nuts, fish, cheese, vegetables on a table

Macros, short for macronutrients, are the big nutrients essential to keeping our bodies moving. They consist of carbohydrates, proteins, and fats. They are in all the foods we consume and found on most nutrition labels. They provide us with energy (aka calories), and they all contain a certain amount of calories per gram consumed. An individual’s macros depends on several factors including age, height, weight, activity level, and goals. Each macronutrient plays a very different and specific role within our bodies. 

The primary function of carbohydrates is to provide our bodies with energy. They include sugars, starches, and fibers and most will break down into glucose. The body needs readily available sources of energy like glucose and carbs; otherwise, your body will tap into your muscle tissue. However, in the event of a caloric surplus (after carbs are converted to glucose), whatever is not used to fuel bodily functions is moved into fat stores. It's wise to choose fruits, vegetables, legumes, lentils, and whole grains most of the time and to limit foods made with starch and sugar.
Carbohydrates are your main source of energy, providing 4 calories per gram; however, there really isn’t an ideal amount that meets the needs of all individuals. Carbohydrate intake should really be based on an individual’s level of activity. The more active an individual is, the more they can eat. The majority of the population can meet their carbohydrate needs by eating just fruits and vegetables. Athletes may find benefit including more fruit and starchy vegetables, depending on activity level and goals. A good starting point is to limit carbs to about a half-cup (about 4 oz.), or a fist-sized portion, two or maybe three servings during the day.

Protein helps us maintain our lean body mass, forms our organs, hair, nerves and muscles, and building and repairing tissue. Proteins cannot be stored and need to be replenished daily. Examples of protein-rich foods include chicken, turkey, pork, beef, lamb, buffalo/bison, fish/seafood, eggs, & dairy (cottage cheese, milk, & yogurt) and protein powder. Proteins, like carbs, provide 4 calories per gram, and the general recommendation vary depending on body composition, goals, age, health, and more. A good rule of thumb is to aim for eating a portion of protein equivalent to the thickness and circumference of the palm of your hand (2-3 eggs, 4-6 oz. of chicken, beef, or fish) with every meal.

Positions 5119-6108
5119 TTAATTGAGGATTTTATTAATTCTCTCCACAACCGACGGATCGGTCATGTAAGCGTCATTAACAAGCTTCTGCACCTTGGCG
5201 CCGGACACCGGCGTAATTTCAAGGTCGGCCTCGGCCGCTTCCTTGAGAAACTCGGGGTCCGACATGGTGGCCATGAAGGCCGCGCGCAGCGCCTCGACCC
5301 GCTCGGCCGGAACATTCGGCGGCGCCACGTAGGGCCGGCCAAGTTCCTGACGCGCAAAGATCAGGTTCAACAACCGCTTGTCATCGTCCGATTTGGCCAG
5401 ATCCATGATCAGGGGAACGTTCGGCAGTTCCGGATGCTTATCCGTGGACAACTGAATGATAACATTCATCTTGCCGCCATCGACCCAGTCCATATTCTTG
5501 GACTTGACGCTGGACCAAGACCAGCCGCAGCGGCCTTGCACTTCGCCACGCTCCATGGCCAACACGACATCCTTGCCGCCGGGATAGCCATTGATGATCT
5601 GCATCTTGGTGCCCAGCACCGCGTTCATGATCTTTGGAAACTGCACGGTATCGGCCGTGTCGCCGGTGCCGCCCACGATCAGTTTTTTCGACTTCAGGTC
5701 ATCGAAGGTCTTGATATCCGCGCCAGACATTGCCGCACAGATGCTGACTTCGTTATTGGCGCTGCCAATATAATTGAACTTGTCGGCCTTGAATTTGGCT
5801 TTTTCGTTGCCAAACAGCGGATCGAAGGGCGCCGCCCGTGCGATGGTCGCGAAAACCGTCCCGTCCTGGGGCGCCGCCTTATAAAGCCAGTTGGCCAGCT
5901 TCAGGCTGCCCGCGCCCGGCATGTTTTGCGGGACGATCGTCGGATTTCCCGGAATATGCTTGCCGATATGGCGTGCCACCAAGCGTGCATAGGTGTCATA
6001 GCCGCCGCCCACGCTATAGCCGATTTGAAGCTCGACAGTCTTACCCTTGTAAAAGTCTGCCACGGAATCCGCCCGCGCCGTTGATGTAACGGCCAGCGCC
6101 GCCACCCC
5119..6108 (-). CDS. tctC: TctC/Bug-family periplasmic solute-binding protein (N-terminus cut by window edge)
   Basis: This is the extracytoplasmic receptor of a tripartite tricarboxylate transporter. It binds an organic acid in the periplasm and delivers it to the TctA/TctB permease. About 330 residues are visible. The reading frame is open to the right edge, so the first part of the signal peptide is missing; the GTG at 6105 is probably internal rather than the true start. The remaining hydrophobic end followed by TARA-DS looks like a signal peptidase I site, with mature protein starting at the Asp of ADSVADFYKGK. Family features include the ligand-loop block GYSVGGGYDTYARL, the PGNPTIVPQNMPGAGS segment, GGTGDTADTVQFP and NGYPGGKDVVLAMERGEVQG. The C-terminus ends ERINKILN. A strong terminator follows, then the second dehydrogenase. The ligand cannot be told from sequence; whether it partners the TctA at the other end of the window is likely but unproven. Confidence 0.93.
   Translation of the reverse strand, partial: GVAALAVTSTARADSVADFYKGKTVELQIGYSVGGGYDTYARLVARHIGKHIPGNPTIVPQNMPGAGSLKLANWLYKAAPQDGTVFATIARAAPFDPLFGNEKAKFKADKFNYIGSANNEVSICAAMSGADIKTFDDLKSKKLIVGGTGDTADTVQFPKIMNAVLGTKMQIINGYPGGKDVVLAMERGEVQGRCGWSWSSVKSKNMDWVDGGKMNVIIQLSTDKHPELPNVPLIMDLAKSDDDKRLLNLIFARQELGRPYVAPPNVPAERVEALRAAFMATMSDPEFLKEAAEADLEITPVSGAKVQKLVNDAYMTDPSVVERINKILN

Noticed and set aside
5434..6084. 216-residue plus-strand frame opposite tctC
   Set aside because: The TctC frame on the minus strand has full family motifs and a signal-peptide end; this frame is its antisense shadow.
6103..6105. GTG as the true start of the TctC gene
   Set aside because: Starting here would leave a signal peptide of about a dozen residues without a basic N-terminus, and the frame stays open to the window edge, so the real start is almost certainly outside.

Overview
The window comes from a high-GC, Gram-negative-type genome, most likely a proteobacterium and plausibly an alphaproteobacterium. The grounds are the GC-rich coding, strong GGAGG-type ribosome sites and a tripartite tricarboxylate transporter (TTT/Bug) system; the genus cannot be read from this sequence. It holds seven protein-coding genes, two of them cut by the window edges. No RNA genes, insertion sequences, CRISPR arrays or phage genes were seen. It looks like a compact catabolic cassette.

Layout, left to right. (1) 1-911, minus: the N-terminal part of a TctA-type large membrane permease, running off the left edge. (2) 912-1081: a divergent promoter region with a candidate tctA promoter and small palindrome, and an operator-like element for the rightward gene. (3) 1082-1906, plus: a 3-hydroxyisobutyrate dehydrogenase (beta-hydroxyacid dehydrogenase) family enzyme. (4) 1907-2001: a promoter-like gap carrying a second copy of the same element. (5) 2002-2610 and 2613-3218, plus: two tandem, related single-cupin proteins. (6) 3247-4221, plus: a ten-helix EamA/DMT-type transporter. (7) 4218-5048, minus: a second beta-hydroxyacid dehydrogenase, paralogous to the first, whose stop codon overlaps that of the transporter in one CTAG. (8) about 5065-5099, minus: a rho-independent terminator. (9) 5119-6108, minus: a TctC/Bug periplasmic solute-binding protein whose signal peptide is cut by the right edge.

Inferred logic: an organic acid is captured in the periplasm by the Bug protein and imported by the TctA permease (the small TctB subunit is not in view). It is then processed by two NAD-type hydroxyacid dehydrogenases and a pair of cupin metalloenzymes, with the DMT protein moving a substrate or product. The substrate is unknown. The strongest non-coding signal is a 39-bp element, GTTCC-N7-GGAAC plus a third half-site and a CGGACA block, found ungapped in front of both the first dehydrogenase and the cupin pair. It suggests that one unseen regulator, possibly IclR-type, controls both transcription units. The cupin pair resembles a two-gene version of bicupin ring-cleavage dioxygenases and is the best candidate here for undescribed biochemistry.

Fats are super-important for a healthy metabolism. Fat is essential for every cell in our body, the membranes of every cell in our body are made from fats. Fats play a role in the functioning of our nervous system, brain function, skin integrity, and vitamin absorption. Fat keeps us full and satiated. They also aid in male & female hormone production and boosts healing during inflammatory processes. We need healthy fat.  Healthy dietary fats do not turn into body fat; excess carbs that are converted to sugar are stored as fat, not dietary fats. Unlike proteins and carbs, fats provide 9 grams of calories per gram. Animal fats (saturated fats) can be healthy in the diet, especially when they come from pasture-raised or grass fed animals. Nuts (monounsaturated fats) are a great source of healthy fat. They’re sometimes mistaken for a protein source, although they do have some protein, it isn’t enough to meet an individual’s needs without taking in a significant amount of fat. Other healthy fat sources include extra virgin olive oil, flax seed oil, coconut oil, butter (or ghee), seeds, olives, coconut milk, heavy cream, and avocados. For most people, having a minimum of 1-2 servings of fat at every meal and snack, generally the size of 1-2 thumbs. When in doubt about portion sizes, it’s usually safe to have more fat and less carbs.

Traditionally, we’ve been told to count calories in order to meet our goals, especially weight loss. However, counting macros may help us achieve fat loss, muscle gain, and other various health goals faster than focusing on calories alone. It helps us understand which foods make us feel good or bad, which foods improve our athletic performance, and which foods fill us up or leave us wanting more. Unlike some restrictive diets, counting macros doesn’t limit any foods which helps with cravings. While counting macros allows for more flexibility and is relatively simple, it can be confusing and take time trying to find out what foods work for our individual goals and preferences. If you would like to know your ideal macronutrient breakdown, ask your local YMCA if they have a Nutrition Coach you could work with. 

Written by: Corey Bivins, MSACN, CPT